Horace Campbell, professor of political science and African American Studies in the Maxwell School, was quoted by The LA Times for the article “Who killed Haiti’s president? Plot thickens as Moise’s guards come under scrutiny” as well as in France…
Syracuse University hosts national scholar in science and mathematics teaching
Syracuse University hosts national scholar in science and mathematics teachingMarch 10, 2009Judy Holmesjlholmes@syr.edu
The Department of Mathematics in Syracuse University’s College of Arts and Sciences will host a colloquium presented by one of the nation’s foremost scholars in “lesson study”-Catherine Lewis, distinguished research scholar at Mills College in Oakland, Calif. Lewis will present “How Students and Teachers Learn in Japanese Schools” Thursday, March 26, at 4 p.m. in Room 313 of SU’s Carnegie Library. The colloquium is free and open to the public. Paid parking is available in the Irving Garage.
Lewis will explore two core features of Japanese mathematics and science instruction:
- lesson structure and flow, with an emphasis on how teachers reconcile student-led inquiry with national standards, and
- how teachers build a shared knowledge base for teaching, using what they learn from collaborative lesson study to reshape both curriculum and national policy.
A video of Japanese elementary mathematics and science lessons will be used to explore both core features.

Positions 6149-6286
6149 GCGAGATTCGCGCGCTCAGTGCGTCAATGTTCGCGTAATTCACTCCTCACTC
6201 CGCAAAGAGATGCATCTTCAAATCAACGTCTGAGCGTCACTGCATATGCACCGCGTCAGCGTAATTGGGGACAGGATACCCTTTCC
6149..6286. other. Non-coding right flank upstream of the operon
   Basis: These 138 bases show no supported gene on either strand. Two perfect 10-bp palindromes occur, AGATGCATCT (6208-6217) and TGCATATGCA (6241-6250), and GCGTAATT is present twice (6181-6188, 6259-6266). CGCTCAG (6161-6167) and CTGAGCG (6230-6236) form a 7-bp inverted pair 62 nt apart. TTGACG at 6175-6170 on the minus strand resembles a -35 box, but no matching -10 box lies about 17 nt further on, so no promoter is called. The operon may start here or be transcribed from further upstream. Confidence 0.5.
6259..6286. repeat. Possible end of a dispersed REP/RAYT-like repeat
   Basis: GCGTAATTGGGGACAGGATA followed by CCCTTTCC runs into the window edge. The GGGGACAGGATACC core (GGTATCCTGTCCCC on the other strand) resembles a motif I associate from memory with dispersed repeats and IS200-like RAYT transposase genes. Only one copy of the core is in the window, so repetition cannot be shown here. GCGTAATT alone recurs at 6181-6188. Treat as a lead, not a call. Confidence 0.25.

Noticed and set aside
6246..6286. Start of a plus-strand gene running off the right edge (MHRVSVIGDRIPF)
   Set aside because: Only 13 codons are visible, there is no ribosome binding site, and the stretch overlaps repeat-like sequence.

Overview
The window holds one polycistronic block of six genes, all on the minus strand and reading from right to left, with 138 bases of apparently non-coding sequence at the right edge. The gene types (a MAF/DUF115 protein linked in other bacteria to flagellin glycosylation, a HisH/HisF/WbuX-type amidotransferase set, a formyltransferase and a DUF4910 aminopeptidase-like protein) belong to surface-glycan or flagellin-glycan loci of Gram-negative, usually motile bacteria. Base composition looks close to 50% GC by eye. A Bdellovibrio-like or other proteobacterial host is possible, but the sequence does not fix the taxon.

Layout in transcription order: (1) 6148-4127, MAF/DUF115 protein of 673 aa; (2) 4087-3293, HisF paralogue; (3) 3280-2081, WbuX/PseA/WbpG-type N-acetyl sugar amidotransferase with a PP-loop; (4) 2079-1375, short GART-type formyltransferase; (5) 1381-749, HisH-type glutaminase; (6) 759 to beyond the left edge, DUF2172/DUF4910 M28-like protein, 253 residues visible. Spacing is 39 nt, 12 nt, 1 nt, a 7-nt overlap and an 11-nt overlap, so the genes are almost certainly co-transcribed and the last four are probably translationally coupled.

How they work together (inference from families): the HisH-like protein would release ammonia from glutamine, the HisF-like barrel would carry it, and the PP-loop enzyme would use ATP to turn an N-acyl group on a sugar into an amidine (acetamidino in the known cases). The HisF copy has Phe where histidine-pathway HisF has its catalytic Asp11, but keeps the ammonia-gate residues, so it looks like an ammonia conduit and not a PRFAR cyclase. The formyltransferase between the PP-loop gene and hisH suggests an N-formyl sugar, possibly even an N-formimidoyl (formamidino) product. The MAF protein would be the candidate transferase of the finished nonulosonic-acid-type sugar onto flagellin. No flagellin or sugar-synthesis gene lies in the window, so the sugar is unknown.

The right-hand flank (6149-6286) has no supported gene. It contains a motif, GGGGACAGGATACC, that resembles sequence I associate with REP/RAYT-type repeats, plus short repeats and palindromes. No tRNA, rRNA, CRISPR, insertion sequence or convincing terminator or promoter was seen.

Lewis has conducted research in Japanese and U.S. schools for 25 years and is co-director of the Mills College Lesson Study Group. Lesson study is a professional learning process in which teachers collaboratively plan, observe, analyze and refine actual classroom lessons, called “research lessons.”
Fluent in Japanese, she wrote the first English-language articles about lesson study, the Japanese approach to on-the-job learning for teachers. She currently serves as principal investigator on projects funded by the National Science Foundation and the U.S Department of Education Institute for Education Services designed to test the impact of content resource toolkits on lesson study. She is author of more than 40 publications on elementary education and child development, including the seminal “Lesson Study: A Handbook of Teacher-Led Instructional Change” (Research for Better Schools, 2002) and the award-winning book “Educating Hearts and Minds: Reflections on Japanese Preschool and Elementary Education” (Cambridge University Press, 1995).
Lewis earned a B.A. in social psychology at Harvard University in 1972 and a Ph.D. in developmental psychology at Stanford University in 1979. Video of U.S. and Japanese teachers engaging in lesson study, and additional information about Lewis’ work, are available at http://www.lessonresearch.net.